Microsoft High on Performance
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Microsoft will be offering an edition of Windows Server 2003 designed for high-performance computing (HPC).
Dubbed Windows Server 2003, HPC Edition, the product will serve customers running scalable, parallel computing workloads in vertical market segments, such as engineering, life sciences and finance, and it will include established industry standards, such as Message Passing Interface.
Microsoft has promised a secure platform for HPC application development, cluster deployment and management. One element of that will likely be Microsoft Operations Manager (MOM), a set of tools that allow IT administrators to monitor the events, health and performance information of a Windows Server infrastructure and application environment. MOM is a key element of the company's Dynamic Systems Initiative, a plan to make it easier to design, deploy and manage complex distributed computing systems.
In May, Ilya Bukshteyn, Microsoft director of product management for Windows Server System, told internetnews.com that the server group is working with Microsoft's R&D group to investigate how Microsoft can bring its Dynamic Systems Initiative to bear on supercomputing.
IBM has a lucrative deal to supply supercomputing power to the U.S. Weather Service via its IBM Deep Computing Unit, which runs a cluster of 44 IBM p690 Regatta servers along with 42 terabytes of IBM FastT500 storage servers, providing 7.3 teraflops of computing power, or two trillion mathematical operations per second.
Supercomputer specialist Cray signed a five-year $43.2 million contract with the Korea Meteorological Administration to establish an Earth System Research Center for advanced atmospheric modeling in the East Asia Pacific region. It also partnered with the U.S. Department of Energy's Oak Ridge National Laboratory on a joint project to build a 100-teraflop supercomputer.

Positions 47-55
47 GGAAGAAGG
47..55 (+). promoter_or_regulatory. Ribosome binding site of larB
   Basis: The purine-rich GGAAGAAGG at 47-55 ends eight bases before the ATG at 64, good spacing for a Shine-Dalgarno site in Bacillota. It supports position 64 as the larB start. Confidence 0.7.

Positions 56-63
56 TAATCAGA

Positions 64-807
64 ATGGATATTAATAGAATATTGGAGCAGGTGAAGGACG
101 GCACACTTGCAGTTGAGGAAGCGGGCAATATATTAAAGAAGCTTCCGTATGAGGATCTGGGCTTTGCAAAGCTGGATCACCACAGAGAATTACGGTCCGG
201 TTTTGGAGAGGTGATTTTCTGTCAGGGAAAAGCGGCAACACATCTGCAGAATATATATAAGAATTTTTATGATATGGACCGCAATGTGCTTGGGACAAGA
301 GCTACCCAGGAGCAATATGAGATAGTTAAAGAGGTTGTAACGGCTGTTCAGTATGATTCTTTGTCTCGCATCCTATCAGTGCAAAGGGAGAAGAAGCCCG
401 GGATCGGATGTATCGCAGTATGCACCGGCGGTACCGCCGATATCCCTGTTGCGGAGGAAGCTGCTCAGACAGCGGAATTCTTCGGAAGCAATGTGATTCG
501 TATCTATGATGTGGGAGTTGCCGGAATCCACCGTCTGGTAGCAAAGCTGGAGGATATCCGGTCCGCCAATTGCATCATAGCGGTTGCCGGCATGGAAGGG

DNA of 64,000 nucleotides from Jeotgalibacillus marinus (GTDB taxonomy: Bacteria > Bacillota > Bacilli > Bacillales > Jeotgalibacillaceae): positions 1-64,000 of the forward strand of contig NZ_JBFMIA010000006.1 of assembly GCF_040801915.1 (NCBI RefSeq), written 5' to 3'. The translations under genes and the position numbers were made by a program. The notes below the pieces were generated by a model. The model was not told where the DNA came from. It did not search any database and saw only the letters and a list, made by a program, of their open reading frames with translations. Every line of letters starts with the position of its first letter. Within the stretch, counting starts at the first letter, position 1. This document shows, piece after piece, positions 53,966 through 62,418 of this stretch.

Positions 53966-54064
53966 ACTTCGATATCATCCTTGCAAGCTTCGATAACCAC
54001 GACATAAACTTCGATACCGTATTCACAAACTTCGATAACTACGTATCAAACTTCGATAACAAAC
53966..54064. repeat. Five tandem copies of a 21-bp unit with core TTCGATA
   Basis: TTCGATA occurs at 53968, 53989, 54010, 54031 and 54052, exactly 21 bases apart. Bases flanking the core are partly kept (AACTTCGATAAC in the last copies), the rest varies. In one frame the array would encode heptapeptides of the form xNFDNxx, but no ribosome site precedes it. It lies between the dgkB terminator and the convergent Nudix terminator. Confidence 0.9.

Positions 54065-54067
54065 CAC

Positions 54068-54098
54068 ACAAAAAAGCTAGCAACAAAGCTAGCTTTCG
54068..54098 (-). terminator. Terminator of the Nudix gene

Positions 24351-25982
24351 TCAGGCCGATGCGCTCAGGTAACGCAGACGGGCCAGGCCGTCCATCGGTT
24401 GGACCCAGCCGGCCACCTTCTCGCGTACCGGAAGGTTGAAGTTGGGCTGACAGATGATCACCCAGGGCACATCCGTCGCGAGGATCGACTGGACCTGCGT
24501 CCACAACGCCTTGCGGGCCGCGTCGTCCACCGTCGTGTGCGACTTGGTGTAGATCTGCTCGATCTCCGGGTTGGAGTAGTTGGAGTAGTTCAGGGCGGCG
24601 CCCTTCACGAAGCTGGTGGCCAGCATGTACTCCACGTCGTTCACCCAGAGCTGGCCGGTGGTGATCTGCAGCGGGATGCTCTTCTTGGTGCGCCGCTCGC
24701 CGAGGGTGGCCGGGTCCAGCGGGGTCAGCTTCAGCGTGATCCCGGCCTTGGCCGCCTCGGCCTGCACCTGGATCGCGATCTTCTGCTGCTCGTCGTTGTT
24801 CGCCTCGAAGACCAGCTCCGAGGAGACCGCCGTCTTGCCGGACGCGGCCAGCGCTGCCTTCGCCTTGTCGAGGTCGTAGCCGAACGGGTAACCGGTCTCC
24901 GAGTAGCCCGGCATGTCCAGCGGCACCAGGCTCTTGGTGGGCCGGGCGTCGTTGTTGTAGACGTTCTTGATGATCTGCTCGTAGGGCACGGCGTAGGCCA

While supercomputers were the purview of "big iron" hardware makers, according to Jupiter Research analyst Joe Wilcox, the growing need for HPC has led to the development of clustered supercomputers using Linux, Mac OS X and other non-mainframe operating systems.
"These clusters would run on the same hardware as Windows, so it makes sense that Microsoft would want to play in that market, as well," Wilcox said. Jupiter Research and internetnews.com are both owned by Jupitermedia.
Microsoft's server move could help stave off the hard-charging assault of Linux servers, a battle it has conceded on the Web server front.
According to the Apache Foundation, the non-profit organization that oversees development of the open source Apache Web server software, Apache is the most widely implemented Web server platform, and two recent surveys pegged its market share at 70.48 percent and 69.01 percent, respectively.
High-performance computing may be moving toward Linux, as well. IBM is building a Linux-based supercomputer; a smaller, prototype version, Blue Gene/L, has been clocked at a peak speed of 2 teraflops. When it's completed, it will consist of a group of machines that will occupy 64 full racks and operate at about 360 teraflops.
Windows Server 2003, HPC Edition, is expected to ship in the second half of 2005 at a still undetermined price. Redmond said it would be supported by OEMs, middleware vendors and ISVs, including AMD, Dell, IBM, Intel, HP, Verari and Cornell Theory Center.
Along with ease of management, Microsoft promised the HPC Edition will provide low total-cost-of ownership. These value-adds will have to be valuable enough to beat free.